West end record shopping was my escape at the end of the century. Sister Ray, Selectadisc and Rough Trade were the heavy hitters of the indie record shops round there. Spent far too much money in them. Ambient Soho, Atlas, and Sounds of the Universe, were my favourites though. Cultivated, friendly,vibrant, essential. The don was Fat Cat, an awesome place to hang out and absorb electronic culture, but they had landlord troubles, and are now an awesome label instead. There were many others I did not know as well. I have no idea if they survive, I fear to look.

HMV and Virgin I will not miss.
posted by inpHilltr8r at 12:16 PM on August 27, 2011

Yeah Sam the Record Man seemed like more of a landmark. I get a little homesick anytime I rewatch Half Baked and the big spinning records are visible in the background when he kills the police horse.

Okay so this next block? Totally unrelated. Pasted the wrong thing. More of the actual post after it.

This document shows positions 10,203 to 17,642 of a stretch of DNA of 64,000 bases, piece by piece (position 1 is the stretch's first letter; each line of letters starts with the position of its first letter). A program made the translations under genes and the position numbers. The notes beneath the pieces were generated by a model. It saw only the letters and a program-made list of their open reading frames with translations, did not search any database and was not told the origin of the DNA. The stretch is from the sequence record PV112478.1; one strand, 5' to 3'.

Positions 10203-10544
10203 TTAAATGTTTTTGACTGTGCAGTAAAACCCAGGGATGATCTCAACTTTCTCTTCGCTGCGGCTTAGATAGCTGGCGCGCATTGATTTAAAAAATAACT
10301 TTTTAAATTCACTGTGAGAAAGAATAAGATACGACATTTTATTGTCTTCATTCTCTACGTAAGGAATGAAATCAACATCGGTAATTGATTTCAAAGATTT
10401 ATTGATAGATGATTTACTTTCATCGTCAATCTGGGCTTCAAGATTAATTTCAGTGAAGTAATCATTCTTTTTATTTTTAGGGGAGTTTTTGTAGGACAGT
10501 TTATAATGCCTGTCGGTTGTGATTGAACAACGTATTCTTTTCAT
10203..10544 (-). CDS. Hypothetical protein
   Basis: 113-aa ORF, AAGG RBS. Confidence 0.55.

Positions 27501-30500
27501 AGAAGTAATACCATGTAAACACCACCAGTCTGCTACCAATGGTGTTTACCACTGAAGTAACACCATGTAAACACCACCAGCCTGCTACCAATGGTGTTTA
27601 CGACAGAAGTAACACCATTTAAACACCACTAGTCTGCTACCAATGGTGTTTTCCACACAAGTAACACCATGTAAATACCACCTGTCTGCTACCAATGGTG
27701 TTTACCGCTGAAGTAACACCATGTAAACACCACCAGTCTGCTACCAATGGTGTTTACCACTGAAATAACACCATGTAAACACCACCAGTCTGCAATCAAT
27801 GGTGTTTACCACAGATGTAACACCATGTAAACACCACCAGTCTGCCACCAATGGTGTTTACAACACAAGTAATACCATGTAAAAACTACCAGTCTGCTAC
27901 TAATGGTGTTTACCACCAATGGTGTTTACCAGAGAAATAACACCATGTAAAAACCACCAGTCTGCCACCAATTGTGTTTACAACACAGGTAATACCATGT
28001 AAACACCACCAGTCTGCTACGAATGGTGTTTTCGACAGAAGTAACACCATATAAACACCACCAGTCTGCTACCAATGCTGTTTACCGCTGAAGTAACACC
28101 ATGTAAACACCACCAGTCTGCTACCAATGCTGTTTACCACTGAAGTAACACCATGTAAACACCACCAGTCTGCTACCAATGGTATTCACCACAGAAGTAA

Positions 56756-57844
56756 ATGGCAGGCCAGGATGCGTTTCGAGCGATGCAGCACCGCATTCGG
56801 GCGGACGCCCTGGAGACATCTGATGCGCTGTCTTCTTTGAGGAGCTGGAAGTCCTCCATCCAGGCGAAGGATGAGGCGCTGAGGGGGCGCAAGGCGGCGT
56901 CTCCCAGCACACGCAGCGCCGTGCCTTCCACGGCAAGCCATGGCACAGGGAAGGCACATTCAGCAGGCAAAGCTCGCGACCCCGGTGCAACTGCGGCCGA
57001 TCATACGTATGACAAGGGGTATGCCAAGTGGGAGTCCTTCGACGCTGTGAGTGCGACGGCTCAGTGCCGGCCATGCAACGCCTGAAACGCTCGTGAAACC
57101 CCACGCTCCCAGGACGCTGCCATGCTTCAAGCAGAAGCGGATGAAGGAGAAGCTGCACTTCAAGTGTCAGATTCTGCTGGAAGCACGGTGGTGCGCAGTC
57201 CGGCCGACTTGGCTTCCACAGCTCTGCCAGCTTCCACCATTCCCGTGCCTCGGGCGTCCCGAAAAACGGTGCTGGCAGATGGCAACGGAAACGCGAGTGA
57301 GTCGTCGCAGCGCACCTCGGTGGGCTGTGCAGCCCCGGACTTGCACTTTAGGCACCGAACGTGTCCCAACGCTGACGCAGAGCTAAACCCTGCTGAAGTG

posted by mannequito at 12:24 PM on August 27, 2011

With the signs and all Sam's was definitely a bit more of a landmark, but that HMV had different vibe. Don't get me wrong, any trip to that corner would necessitate stopping in both stores (and sometimes the Sunrise across the street, which is still somehow holding on while giants crumble), but as a teen in the late 90s I preferred that HMV.
posted by yellowbinder at 12:34 PM on August 27, 2011

The cool kids like me always used to go to Selectadisc and Sister Ray in Berwick Street. HMV? Virgin? Tower? What - didn't they have your Pearl Jam CD in Woolworths? *Sneer*.

posted by Decani at 5:25 PM on August 27, 2011

Oh. I see Selectadisc and Sister Ray have been mentioned a few times. Oh God, I'm so behind the curve.
posted by Decani at 5:27 PM on August 27, 2011